From: Patti Verbanas, Rutgers University
Published September 16, 2015 07:33 AM

Eating Healthy not always as healthy as you might think

In their quest for healthy eating, many Americans are turning to restrictive diets – from vegan to Paleo to low-carb – that they believe are the most “pure” or beneficial. But when people decide to go beyond these and severely limit the types of foods they consume, they could be putting themselves at risk for nutritional deficiencies.

People who obsessively refine and restrict their diet to conform to their ideal of what is healthy could be suffering from orthorexia nervosa – which translates from Greek as “correct appetite.”

Although not an officially recognized disorder in the Diagnostic and Statistical Manual of Mental Disorders (DSM-5), orthorexia can be likened to clinically defined eating disorders, such as anorexia nervosa, says Charlotte Markey, a Rutgers University–Camden psychologist who teaches a course titled “The Psychology of Eating” and studies eating behaviors, body image and weight management. She is the author of Smart People Don’t Diet: How the Latest Science Can Help You Lose Weight Permanently.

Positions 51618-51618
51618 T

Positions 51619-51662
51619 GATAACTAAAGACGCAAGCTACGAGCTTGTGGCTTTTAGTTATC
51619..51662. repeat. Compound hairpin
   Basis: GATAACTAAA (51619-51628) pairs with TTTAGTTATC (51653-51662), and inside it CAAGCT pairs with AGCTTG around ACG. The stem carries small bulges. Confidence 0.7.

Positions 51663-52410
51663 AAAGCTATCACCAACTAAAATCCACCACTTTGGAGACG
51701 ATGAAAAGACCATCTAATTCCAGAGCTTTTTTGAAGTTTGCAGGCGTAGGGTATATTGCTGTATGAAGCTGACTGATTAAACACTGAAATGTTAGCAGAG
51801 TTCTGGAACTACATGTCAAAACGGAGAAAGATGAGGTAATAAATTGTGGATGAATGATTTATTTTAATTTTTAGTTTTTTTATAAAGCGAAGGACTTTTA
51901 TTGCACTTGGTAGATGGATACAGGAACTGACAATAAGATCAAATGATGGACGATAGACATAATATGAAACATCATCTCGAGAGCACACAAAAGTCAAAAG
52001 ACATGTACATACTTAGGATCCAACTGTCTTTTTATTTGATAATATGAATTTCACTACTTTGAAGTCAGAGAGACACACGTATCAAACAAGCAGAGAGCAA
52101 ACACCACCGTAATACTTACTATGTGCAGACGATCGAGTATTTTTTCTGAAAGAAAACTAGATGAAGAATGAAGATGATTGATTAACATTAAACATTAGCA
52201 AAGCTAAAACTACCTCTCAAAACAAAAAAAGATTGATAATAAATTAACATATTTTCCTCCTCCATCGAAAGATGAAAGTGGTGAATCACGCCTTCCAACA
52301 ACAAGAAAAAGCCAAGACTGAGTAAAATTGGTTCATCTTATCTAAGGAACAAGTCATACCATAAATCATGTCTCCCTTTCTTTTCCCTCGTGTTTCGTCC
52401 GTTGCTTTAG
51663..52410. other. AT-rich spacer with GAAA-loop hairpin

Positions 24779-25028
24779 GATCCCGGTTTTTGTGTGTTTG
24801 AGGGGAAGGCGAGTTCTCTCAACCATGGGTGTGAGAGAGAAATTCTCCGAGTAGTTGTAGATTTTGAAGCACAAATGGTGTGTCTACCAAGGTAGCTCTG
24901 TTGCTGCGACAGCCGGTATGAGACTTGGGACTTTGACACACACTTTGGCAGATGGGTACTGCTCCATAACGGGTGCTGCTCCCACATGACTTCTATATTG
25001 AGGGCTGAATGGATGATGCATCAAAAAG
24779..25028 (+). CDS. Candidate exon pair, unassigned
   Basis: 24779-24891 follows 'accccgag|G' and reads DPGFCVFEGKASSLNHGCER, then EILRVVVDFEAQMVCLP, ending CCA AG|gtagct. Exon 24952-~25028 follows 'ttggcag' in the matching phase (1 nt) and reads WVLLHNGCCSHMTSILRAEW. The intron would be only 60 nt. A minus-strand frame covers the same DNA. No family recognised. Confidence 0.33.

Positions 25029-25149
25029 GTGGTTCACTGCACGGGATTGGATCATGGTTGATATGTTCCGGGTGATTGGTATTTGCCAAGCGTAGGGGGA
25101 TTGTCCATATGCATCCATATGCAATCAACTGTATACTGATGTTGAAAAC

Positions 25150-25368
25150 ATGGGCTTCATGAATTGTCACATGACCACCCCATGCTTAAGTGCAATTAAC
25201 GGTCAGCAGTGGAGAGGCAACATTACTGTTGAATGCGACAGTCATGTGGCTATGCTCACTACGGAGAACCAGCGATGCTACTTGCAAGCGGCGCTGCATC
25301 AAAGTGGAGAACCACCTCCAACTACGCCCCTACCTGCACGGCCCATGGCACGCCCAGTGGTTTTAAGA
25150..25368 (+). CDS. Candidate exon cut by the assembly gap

Rutgers Today spoke with Markey about this condition, how to identify it and how it is best treated.

Rutgers Today: What is orthorexia?

Markey: Orthorexia is a form of maladaptive eating that can begin with good intentions: People start eliminating foods they consider “impure” or “bad” – sweets, sugars, carbohydrates – and before they know it, they are eating a highly limited diet. They think there is room for improvement and that they can always eat “healthier.” They cut out sugar, then salt, then wheat, then dairy, and so on.

They become obsessed with what they should not be eating and keep whittling down the foods they will allow – which often impacts them socially since food is such a part of our social experiences. Since they think they are doing the “right” thing, they don’t question that there might be a negative impact to their health.

Rutgers Today: What are the dangers of orthorexia?

Markey: What people don’t realize is that many of those foods they are restricting, like carbohydrates, which are an important source of energy, really do serve a function. When diets become so restrictive, more than nutritional deficiencies can result: Orthorexics also can experience low energy and are at risk for depression. In severe cases, orthorexia eventually leads to malnourishment when critical nutrients are eliminated from the diet.

Plate of vegetables image via Shutterstock.

Read more at Rutgers University.

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